3 Rolf Sauer: Neoadjuvant chemoradiotherapy in rectal cancer gives better local control, less toxicity, and more sphincter preservation in patients with low-lying tumours with an additional boost of 540 cgy). The five-year survival rates were almost identical between the two groups 76% and 74% respectively. However, there were other significant differences. The local recurrence rate in the neoadjuvant therapy group was just 6% less than half that in the postoperative chemoradiotherapy group (13%). Grade 3 and 4 acute toxic effects occurred in 27% of the first group, compared with 40% of the second group, and rates of long-term toxic effects were 14% and 24% respectively. A statistically significant increase in sphincter preservation Lars Påhlman: The local recurrence problem has been solved with good surgery after neoadjuvant radiotherapy. Up-front chemo may help reduce distant metastases was achieved in patients from the neoadjuvant group whose tumours required abdominoperineal excision. Neoadjuvant therapy also had an important effect on tumour stage. The authors report that After preoperative chemoradiotherapy, there was a significant shift toward earlier TNM stages: 8% of the patients in this group had a complete response, according to histopathological examination of the tumour specimen, and only 25% (as compared with 40% in the postoperative treatment group) had positive lymph nodes (TNM stage III). But they also highlight the fallibility of tumour staging. Eighteen percent of the patients in the postoperative treatment group had TNM stage I disease on histopathological examination of their resected specimen; all 18% had previously been found to have stage T3, T4 or node-positive disease on endorectal ultrasonography. This could lead to early-stage tumours being over-treated in patients receiving neoadjuvant therapy, but the authors believe that innovative techniques such as threedimensional endosonography and magnetic resonance imaging could improve the accuracy of staging. They conclude: Although no survival benefit was achieved with preoperative as compared with postoperative chemoradiotherapy, we suggest that preoperative chemoradiotherapy is the preferred treatment for patients with locally advanced rectal cancer, given that it is associated with a superior overall compliance rate, and improved rate of local control, reduced toxicity, and an increased rate of sphincter preservation in patients with low-lying tumours. Commenting on the study, Lars Påhlman, of the department of surgery (colorectal unit) at Uppsala University Hospital, Sweden, says The treatment of locally advanced rectal cancer has already changed to neoadjuvant chemoradiotherapy; this study makes an important contribution with regard to low local recurrence rates. He believes that improved chemoradiotherapy has the potential to Up-front chemo followed by radiotherapy and then surgery may be the next step in rectal cancer 56 CANCER WORLD MAY-JUNE 2005

4 John Ioannidis: Some sort of breast conserving surgery is warranted regardless of whether neoadjuvant or adjuvant treatment is adopted Monica Morrow: Neoadjuvant breast cancer treatment should be reserved for women who need it in order to be able to have a lumpectomy Nicholas Pavlidis: Further research and longer follow-up results from the ongoing studies using taxanes or trastuzumab combinations are urgently needed improve not only rates of distant recurrences, but also survival rates. The local recurrence problem has been solved with good surgery after neoadjuvant radiotherapy. The next step is to concentrate on distant metastases. Therefore, I do believe that up-front chemotherapy for some months, followed by radiotherapy and finally surgery will be the next step. SURGERY REMAINS KEY The importance of surgery and of not relying exclusively on neoadjuvant therapy is underlined in a third paper, Neoadjuvant versus adjuvant systemic treatment in breast cancer, a meta-analysis by Davide Mauri, Nicholas Pavlidis and John Ioannidis, which was published this February (JNCI 2005; vol. 97, no. 3). They evaluated nine randomised studies of breast cancer patients treated either with neoadjuvant therapy (chemotherapy or hormone therapy) or with adjuvant therapy, between 1983 and The meta-analysis included 3,946 women, regardless of whether they had been treated with additional surgery or radiotherapy or both. The results showed no difference in overall survival, disease progression or distant metastases between the neoadjuvant and adjuvant treatment arms. However, neoadjuvant therapy was associated with a statistically significant 22% increased relative risk of locoregional recurrences, especially in trials where radiotherapy without surgery was more common in the neoadjuvant arms than in the adjuvant arms. Consequently, we recommend avoiding the use of radiotherapy without any surgical treatment, even in the Neoadjuvant breast cancer treatment is no better than adjuvant in terms of hard clinical outcomes CANCER WORLD MAY-JUNE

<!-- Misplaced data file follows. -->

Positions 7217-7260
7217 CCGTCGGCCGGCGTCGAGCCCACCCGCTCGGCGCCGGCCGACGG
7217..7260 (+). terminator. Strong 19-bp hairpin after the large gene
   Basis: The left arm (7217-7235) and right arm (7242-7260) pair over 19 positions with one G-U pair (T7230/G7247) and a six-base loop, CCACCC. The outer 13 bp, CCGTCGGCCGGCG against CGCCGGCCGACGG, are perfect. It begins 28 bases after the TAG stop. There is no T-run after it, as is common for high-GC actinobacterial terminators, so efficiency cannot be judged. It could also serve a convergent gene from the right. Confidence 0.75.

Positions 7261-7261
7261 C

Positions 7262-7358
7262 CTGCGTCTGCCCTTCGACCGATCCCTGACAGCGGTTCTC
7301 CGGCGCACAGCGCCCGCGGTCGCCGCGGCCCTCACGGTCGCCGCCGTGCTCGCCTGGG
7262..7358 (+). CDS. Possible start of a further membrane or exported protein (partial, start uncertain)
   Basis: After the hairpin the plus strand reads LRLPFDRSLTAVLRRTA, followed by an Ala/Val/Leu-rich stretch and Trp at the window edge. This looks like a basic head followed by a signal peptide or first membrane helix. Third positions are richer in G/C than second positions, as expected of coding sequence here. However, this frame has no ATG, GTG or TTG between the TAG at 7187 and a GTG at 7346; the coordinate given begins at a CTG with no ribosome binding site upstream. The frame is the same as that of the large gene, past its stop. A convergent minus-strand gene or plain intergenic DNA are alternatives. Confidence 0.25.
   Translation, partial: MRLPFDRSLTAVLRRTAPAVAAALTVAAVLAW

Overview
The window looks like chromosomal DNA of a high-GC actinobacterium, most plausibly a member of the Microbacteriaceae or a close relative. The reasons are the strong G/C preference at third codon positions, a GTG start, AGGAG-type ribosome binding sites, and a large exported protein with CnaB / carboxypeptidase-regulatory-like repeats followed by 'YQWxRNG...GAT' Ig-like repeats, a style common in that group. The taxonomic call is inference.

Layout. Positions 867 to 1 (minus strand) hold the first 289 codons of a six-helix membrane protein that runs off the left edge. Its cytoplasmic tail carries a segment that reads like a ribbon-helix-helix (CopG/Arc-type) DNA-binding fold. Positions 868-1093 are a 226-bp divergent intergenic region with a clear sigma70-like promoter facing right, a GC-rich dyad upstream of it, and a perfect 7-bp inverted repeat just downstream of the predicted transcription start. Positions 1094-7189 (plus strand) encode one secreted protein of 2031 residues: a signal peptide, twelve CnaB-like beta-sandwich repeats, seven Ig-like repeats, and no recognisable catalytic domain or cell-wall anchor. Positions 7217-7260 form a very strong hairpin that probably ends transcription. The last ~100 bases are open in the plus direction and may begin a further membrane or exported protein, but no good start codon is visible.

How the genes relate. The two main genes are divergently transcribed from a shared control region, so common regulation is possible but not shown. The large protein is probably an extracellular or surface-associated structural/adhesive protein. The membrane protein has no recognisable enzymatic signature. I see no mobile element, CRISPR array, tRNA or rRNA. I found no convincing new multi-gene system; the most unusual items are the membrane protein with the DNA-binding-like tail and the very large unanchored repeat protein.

5 Neoadjuvant therapy can play a role in minimising surgery and thus preserving organs. In breast cancer, neoadjuvant chemotherapy can be used to shrink a tumour that would otherwise be too large for a lumpectomy. This will allow more women to save their breasts, though there will be a slightly increased risk for local recurrence presence of an apparently good clinical response to neoadjuvant chemotherapy, say the authors. Some sort of breast-conserving surgical intervention is likely to be warranted, regardless of whether neoadjuvant or adjuvant treatment is adopted and regardless of the patient s initial clinical response. Monica Morrow, the G. Willing Pepper Professor of Cancer Research and chairperson of the department of surgical oncology at the Fox Chase Cancer Center, Philadelphia, USA, argues that the results of the metaanalysis do not mean that neoadjuvant therapy should be abandoned for breast cancer patients just that surgery should always be included as well. Everyone needs surgery after neoadjuvant treatment. There is no reliable way to tell if all the cancer is dead, and in most cases it is not, so surgery facilitates local control. The authors agree. Ioannidis, chairman of the department of hygiene and epidemiology at the University of Ioannina School of Medicine, Greece, says: What the meta-analysis shows is that neoadjuvant treatment is not better than adjuvant treatment in terms of hard clinical outcomes; it is worse for local recurrences if surgery is not performed. This is not an issue when surgery is performed as well. Morrow says another interesting finding from the study was that neoadjuvant therapy did not necessarily mean that more breast cancer patients were spared mastectomies and could have breast-conserving treatment (BCT) instead. This was partly because many of them were already candidates for breast conservation. She says the increased risk of local recurrence in women receiving the neoadjuvant treatment might also be due to the fact that, although the therapy may shrink the tumour, it is still difficult for surgeons to be sure whether or not the tissue around the margins of the tumour is disease-free. However, says Morrow: BCT should not be avoided in women getting neoadjuvant treatment, but neoadjuvant treatment (outside of a trial) should be reserved for women who need it in order to be able to have a lumpectomy. Right now, some women get neoadjuvant therapy who could undergo an initial lumpectomy, because it seems like a good idea. This overview shows no hint of a survival benefit with this approach, but some downside with regard to the surgery. On the other hand, if the tumour is too big to do a lumpectomy without neoadjuvant treatment, the small increase in local recurrence is worth it because it will still result in more women saving their breasts. Pavlidis, professor of medical oncology at the University of Ioannina School of Medicine, points out that all the studies in the meta-analysis used older, second-generation anticancer drugs, including mainly anthracycline-based chemotherapy, and that therefore it is not safe to extrapolate the results to newer drugs with different modes of action. Further research and longer followup results from the ongoing studies using taxanes or trastuzumab [Herceptin] combinations are urgently needed, he says. But would newer drugs produce any difference in survival between neoadjuvant and adjuvant therapy? Ioannidis says: One might speculate that with more potent chemotherapeutical regimens, survival might improve, but this might be equally so either with neoadjuvant or with adjuvant chemotherapy; neoadjuvant use may not have necessarily an extra benefit. TRY IT AND SEE As with the two previous studies mentioned here, the meta-analysis raises a number of further questions. For instance, could neoadjuvant therapy serve to identify early on how well patients respond to a particular treatment, so that if they respond well, a shorter course could be given, while a poor response could enable doctors to switch to a different therapy? Right now, patients are given a fixed number of cycles of neoadjuvant treatment whether or not they respond, says Morrow. It would be interesting to do a study of switching to a different therapy after one or two cycles of treatment if there is no response, to see if that provides a better outcome. Markers that predict response are desperately needed, and will only be found from neoadjuvant trials, she said. 58 CANCER WORLD MAY-JUNE 2005